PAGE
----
BWW Interview: Lennie Watts' SINGNASIUM Molds Cabaret Singers
I've heard it said that cabaret is a dying art. I may have even said it myself during a younger, more cynical time in my life, sometime in the 90s. Each day, though, I look at the calendars of the cabarets and nightclubs, seeing what needs covering by the cabaret page at BWW, and I can say, unequivocally, that cabaret is neither dying nor dead - the art form is alive and well and filling the rooms of this city, and probably cities around the country, even the world. Maybe the person singing on Friday night is an award-winning actor creating work for themselves until their next role comes along. Perhaps the artist performing on Tuesday night is a young person, right out of school, looking for experience. There's a chance there is a midlife crisis happening to a frustrated performer looking to check something off their bucket list. Whatever the reason for a person's appearance on a cabaret stage, the nightclub community will welcome them and show them they belong.
But it's a new world for many of these emerging artists, and there is much to learn about making a life on the cabaret stages of New York City, from performance technique to writing a show, from marketing to music reading - and a lot of these artists could benefit from the knowledge amassed by the people who have gone before. Knowledge, though, doesn't trickle down, and it isn't just sitting online waiting to be discovered (though you can learn to do anything online, the sources may be a little or a lot dubious, with questionable results). Naturally, there are masterclasses, symposiums, lessons, all of which cost enormous sums of money and, let's be honest, nothing comes free. Teachers, coaches, guides all have a skill set that they are passing on, and in that "teach a man to fish" vein, the money paid to learn those skills becomes money earned when you begin to apply those skills, so it should be a pride, a joy, a privilege to pay these craftspeople to light the way, to act as your cabaret Yoda, to set you on the right path. If a person is lucky, though, there can be found places to learn where the class to tuition ratio is affordable, the teaching staff, reputable, and the classroom nearby.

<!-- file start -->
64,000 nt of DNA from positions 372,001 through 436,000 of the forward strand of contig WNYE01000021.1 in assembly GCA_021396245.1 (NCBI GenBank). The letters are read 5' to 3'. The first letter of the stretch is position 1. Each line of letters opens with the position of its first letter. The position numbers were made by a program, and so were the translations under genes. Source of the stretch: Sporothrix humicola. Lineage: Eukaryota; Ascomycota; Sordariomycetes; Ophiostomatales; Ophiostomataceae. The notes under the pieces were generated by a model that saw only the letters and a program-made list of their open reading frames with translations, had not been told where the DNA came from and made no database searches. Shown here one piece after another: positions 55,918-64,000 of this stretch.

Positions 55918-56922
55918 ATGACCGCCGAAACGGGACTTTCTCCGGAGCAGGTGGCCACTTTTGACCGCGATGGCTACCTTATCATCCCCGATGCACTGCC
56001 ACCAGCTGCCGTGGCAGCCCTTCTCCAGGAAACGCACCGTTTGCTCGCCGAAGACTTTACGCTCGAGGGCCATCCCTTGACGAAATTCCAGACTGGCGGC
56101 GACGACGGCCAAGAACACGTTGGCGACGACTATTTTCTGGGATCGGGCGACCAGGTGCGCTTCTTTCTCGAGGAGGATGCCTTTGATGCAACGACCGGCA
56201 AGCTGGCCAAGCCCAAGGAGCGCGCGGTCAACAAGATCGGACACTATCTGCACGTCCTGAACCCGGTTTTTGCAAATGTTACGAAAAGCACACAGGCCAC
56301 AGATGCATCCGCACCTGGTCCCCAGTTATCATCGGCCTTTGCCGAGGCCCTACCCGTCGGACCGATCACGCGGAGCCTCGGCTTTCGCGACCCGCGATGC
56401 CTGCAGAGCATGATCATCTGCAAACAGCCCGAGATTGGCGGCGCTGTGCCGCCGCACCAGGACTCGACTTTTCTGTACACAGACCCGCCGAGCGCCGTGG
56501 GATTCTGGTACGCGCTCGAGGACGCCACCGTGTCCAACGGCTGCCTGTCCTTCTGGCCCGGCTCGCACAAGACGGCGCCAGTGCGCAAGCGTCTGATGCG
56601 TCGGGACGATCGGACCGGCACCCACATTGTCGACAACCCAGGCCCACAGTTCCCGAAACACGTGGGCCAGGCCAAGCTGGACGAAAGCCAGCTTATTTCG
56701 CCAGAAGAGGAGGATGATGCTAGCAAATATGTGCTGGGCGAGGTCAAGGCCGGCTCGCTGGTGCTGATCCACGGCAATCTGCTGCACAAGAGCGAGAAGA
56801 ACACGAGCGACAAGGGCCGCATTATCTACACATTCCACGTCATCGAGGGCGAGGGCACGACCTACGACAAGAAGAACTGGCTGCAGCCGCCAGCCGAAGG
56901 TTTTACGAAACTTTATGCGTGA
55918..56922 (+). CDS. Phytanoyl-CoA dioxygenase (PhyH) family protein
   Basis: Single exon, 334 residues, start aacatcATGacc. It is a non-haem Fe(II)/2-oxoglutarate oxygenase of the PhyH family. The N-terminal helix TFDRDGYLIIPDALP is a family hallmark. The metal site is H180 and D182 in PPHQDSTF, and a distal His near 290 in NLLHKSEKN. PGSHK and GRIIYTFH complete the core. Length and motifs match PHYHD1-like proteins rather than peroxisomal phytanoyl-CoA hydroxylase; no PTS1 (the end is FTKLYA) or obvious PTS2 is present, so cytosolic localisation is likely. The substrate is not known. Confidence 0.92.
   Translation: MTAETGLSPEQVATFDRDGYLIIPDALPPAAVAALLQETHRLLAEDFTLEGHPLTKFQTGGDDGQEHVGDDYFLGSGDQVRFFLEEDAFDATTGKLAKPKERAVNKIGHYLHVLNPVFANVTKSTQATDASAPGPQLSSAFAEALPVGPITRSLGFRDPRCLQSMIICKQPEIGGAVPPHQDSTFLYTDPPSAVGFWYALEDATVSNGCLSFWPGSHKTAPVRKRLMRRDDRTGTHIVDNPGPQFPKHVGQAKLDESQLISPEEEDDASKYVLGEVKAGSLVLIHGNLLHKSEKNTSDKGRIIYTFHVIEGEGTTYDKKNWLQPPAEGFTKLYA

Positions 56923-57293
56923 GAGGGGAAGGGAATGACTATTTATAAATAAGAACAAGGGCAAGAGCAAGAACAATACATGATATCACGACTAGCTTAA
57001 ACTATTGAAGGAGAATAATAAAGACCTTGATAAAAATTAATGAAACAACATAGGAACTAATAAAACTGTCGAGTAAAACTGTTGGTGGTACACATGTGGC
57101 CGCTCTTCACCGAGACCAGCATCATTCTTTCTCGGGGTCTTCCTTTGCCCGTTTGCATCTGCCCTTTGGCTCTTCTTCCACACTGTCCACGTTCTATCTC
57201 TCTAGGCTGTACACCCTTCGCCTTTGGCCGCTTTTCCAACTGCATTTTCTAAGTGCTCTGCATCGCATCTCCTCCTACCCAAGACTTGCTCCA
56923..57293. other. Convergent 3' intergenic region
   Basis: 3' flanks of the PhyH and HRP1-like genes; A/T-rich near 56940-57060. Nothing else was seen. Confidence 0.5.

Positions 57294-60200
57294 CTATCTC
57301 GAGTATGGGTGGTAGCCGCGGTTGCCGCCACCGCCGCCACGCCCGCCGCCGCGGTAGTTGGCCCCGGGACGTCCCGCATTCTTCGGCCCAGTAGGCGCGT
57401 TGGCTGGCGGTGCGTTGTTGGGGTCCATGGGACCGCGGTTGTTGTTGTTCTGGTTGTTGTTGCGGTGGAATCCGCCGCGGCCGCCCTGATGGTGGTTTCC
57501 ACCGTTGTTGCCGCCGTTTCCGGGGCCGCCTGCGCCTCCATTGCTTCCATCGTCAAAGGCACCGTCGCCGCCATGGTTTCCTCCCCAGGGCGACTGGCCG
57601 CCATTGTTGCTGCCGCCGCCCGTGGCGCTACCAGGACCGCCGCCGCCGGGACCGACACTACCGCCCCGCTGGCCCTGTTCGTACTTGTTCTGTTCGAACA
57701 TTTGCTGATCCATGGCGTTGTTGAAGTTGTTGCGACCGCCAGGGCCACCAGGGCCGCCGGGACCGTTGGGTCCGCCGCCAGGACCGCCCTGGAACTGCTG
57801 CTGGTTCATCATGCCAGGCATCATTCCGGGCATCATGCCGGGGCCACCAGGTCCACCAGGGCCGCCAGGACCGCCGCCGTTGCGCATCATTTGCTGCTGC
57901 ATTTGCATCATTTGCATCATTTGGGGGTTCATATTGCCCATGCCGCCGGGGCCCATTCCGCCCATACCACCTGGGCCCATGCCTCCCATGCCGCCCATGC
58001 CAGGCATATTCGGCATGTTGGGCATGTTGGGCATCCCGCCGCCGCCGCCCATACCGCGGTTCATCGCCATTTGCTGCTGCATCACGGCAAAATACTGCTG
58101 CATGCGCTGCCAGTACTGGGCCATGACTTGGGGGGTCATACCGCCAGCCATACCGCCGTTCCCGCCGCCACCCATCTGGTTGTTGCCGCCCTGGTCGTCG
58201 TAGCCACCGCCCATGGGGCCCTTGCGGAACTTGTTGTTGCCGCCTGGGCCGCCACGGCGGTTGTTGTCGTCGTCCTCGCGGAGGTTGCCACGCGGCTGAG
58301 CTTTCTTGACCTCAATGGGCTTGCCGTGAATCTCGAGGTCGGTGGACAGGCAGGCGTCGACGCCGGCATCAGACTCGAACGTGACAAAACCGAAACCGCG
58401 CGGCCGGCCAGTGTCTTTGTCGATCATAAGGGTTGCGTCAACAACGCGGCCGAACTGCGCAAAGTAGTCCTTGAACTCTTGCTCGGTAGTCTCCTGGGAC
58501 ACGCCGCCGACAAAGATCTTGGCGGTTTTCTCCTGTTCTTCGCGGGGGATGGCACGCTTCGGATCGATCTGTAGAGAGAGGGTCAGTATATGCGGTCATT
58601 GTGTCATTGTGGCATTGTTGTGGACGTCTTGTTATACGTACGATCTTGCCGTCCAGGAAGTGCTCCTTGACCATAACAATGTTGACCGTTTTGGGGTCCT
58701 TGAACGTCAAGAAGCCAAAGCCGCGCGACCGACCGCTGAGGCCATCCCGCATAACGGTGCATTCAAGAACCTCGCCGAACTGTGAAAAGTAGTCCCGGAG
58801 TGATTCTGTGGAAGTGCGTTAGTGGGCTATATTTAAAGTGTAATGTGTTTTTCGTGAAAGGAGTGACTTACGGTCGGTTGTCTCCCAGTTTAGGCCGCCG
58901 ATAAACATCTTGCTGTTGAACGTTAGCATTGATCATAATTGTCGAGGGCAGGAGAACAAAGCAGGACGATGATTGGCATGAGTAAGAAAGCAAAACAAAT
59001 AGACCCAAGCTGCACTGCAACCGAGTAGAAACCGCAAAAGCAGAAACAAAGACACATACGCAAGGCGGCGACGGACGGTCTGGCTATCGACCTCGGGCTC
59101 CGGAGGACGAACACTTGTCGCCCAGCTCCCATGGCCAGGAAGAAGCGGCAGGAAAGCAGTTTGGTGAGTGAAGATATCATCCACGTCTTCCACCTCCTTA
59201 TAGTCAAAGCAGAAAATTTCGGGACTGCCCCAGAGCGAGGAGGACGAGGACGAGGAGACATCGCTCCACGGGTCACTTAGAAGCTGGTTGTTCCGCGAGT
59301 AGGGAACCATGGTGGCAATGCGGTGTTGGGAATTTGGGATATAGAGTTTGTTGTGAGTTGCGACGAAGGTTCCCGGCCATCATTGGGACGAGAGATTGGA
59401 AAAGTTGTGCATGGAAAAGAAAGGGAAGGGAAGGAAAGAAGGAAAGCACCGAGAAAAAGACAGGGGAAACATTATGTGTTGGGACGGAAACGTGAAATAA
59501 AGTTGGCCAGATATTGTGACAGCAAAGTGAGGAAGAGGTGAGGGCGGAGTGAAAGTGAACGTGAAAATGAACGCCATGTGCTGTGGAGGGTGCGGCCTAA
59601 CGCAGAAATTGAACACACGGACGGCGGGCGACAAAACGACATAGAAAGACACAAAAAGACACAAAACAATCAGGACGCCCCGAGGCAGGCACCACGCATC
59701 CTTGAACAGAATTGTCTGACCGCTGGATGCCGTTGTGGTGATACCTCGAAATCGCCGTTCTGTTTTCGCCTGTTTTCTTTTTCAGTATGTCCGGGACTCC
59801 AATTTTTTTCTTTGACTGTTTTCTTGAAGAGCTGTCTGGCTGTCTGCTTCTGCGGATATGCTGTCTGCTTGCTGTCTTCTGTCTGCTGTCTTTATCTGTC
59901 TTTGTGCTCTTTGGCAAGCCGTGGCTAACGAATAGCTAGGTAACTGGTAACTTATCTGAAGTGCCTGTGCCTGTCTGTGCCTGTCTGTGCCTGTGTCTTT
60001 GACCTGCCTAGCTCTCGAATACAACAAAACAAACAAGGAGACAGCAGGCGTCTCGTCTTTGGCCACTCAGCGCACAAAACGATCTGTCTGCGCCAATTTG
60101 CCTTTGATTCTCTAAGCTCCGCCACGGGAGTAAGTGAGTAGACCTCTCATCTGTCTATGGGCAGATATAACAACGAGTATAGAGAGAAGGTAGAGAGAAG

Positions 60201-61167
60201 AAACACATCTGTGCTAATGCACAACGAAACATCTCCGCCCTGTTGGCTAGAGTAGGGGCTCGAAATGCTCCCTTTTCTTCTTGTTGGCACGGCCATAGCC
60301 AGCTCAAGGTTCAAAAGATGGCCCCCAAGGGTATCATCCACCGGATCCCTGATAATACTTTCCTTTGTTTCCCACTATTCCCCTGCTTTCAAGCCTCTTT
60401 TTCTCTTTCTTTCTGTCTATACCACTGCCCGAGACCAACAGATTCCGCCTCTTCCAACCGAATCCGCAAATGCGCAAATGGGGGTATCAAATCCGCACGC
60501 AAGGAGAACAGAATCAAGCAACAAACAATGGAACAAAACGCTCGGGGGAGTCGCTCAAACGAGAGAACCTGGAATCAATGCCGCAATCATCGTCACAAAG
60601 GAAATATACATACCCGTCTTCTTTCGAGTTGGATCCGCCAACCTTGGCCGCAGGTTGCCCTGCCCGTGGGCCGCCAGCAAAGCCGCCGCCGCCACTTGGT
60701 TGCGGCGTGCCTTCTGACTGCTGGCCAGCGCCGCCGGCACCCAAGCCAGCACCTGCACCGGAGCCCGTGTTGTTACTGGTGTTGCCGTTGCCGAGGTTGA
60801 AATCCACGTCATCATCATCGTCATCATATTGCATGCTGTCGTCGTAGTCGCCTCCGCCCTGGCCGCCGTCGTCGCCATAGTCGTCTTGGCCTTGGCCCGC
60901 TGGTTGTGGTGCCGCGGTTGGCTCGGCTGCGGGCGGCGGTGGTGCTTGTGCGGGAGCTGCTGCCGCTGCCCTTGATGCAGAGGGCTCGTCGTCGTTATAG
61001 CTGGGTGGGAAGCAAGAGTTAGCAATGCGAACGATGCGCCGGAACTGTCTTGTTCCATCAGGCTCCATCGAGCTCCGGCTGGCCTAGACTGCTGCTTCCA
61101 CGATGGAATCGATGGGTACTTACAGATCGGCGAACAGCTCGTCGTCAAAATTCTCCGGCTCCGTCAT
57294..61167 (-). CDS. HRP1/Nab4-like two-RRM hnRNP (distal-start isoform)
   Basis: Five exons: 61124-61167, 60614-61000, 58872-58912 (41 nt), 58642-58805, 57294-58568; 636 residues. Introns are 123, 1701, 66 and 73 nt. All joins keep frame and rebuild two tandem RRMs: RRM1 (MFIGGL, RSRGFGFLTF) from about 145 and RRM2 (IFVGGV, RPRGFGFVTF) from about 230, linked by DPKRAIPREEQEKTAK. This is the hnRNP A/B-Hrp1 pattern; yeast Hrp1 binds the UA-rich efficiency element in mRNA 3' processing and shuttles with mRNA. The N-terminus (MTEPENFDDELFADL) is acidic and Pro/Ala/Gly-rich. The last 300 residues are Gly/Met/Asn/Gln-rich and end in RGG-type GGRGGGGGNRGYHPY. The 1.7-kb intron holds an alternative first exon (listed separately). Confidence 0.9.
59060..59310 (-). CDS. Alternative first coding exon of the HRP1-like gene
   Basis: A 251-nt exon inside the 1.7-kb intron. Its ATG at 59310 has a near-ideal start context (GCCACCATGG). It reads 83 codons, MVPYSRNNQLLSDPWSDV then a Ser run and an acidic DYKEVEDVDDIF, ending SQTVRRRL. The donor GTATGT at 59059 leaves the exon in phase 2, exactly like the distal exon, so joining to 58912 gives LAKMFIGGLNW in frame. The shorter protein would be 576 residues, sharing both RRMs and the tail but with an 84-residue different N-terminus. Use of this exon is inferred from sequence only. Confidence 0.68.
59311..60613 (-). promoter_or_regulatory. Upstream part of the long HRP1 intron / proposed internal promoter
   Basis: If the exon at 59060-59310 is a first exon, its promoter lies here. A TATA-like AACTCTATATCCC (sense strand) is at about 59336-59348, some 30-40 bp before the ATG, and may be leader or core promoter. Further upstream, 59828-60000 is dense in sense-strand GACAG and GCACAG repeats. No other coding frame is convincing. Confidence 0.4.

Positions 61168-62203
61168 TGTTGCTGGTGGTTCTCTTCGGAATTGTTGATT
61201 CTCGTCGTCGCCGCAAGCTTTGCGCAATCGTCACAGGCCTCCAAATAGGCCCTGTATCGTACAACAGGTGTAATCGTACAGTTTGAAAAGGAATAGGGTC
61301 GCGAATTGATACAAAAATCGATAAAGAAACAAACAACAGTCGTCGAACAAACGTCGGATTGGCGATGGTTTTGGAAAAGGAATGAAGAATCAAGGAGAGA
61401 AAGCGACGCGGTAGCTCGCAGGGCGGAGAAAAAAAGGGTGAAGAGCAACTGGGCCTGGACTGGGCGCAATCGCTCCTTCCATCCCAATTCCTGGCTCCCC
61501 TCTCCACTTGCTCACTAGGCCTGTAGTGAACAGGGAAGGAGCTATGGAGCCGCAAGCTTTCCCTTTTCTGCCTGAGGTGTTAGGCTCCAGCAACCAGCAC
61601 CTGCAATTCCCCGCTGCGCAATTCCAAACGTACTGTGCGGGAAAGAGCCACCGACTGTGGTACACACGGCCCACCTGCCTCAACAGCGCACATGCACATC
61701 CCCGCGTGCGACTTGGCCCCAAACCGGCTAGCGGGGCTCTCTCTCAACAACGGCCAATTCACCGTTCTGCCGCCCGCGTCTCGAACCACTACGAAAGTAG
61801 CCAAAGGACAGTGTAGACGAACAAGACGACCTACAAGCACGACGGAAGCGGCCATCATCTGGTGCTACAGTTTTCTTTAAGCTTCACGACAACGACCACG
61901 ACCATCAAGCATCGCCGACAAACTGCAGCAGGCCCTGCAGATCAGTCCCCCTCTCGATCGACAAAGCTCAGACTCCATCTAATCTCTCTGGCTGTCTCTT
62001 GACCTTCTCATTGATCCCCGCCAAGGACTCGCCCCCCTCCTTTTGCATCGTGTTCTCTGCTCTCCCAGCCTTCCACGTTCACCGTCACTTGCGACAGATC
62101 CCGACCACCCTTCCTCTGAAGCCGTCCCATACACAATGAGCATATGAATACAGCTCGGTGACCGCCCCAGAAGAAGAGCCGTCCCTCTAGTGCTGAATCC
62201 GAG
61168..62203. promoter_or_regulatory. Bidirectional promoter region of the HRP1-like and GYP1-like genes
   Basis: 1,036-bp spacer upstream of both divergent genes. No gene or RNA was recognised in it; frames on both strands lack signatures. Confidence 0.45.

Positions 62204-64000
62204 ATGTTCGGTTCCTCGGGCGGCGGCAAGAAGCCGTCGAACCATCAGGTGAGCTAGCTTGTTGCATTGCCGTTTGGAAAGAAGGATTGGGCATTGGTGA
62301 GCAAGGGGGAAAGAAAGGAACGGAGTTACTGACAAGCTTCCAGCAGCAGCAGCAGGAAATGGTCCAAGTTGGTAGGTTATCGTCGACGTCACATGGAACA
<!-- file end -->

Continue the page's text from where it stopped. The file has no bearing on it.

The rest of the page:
Singnasium is the name of a non-profit organization dedicated to molding cabaret artists out of people with a dream. Created by cabaret industry staple Lennie Watts, Singnasium is (as the song would suggest) a Song Gym, where singing artists can learn, practice, fine-hone skills, brush up on skills, learn new techniques, and "learn to fish" and always in a safe space, a judgment-free zone, with guidance from actively employed members of the industry. Right here in New York City, there is a place to turn to, when you are ready to do your first nightclub act, whether right out of college or right out of retirement.
I recently reached out to Mr. Watts to ask him about the creation of the not-for-profit organization, and to learn what Singnasium is teaching people these days.
This interview has been edited for space and content.
Lennie, you are the creator of the non-profit arts organization called Singnasium: Using one high-concept sentence, tell me what Singnasium is.
Singnasium is a safe place for singers of all levels to work, grow, and find their community.
What prompted you to create Singnasium?
I had been teaching for nearly 30 years - it just seemed like the next logical step. I saw a need for a place where people could go that was one-stop shopping, a place where people of all levels could stretch themselves, express themselves, and be a part of a community of like-minded individuals. I also knew so many wonderful, passionate artists who were able to share their knowledge, talent, and experience with others.